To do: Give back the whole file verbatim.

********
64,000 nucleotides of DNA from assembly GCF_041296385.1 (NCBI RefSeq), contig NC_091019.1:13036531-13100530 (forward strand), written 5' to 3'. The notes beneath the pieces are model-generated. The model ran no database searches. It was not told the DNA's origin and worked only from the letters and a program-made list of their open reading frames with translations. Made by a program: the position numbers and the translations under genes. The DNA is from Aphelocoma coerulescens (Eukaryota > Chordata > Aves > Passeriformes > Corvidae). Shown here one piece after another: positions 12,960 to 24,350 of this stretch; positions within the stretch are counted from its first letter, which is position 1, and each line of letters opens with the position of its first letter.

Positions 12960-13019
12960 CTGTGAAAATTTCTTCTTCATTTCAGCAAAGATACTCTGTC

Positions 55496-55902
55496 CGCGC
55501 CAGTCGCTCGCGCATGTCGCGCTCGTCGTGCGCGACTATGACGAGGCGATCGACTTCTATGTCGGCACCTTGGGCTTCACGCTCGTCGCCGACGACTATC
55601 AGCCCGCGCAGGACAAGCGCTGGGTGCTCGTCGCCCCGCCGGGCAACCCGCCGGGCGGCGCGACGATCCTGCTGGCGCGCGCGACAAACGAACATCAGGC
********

64,000 nucleotides of DNA from assembly GCF_041296385.1 (NCBI RefSeq), contig NC_091019.1:13036531-13100530 (forward strand), written 5' to 3'. The notes beneath the pieces are model-generated. The model ran no database searches. It was not told the DNA's origin and worked only from the letters and a program-made list of their open reading frames with translations. Made by a program: the position numbers and the translations under genes. The DNA is from Aphelocoma coerulescens (Eukaryota > Chordata > Aves > Passeriformes > Corvidae). Shown here one piece after another: positions 12,960 to 24,350 of this stretch; positions within the stretch are counted from its first letter, which is position 1, and each line of letters opens with the position of its first letter.

Positions 12960-13019
12960 CTGTGAAAATTTCTTCTTCATTTCAGCAAAGATACTCTGTC

Positions 55496-55902
55496 CGCGC
55501 CAGTCGCTCGCGCATGTCGCGCTCGTCGTGCGCGACTATGACGAGGCGATCGACTTCTATGTCGGCACCTTGGGCTTCACGCTCGTCGCCGACGACTATC
55601 AGCCCGCGCAGGACAAGCGCTGGGTGCTCGTCGCCCCGCCGGGCAACCCGCCGGGCGGCGCGACGATCCTGCTGGCGCGCGCGACAAACGAACATCAGGC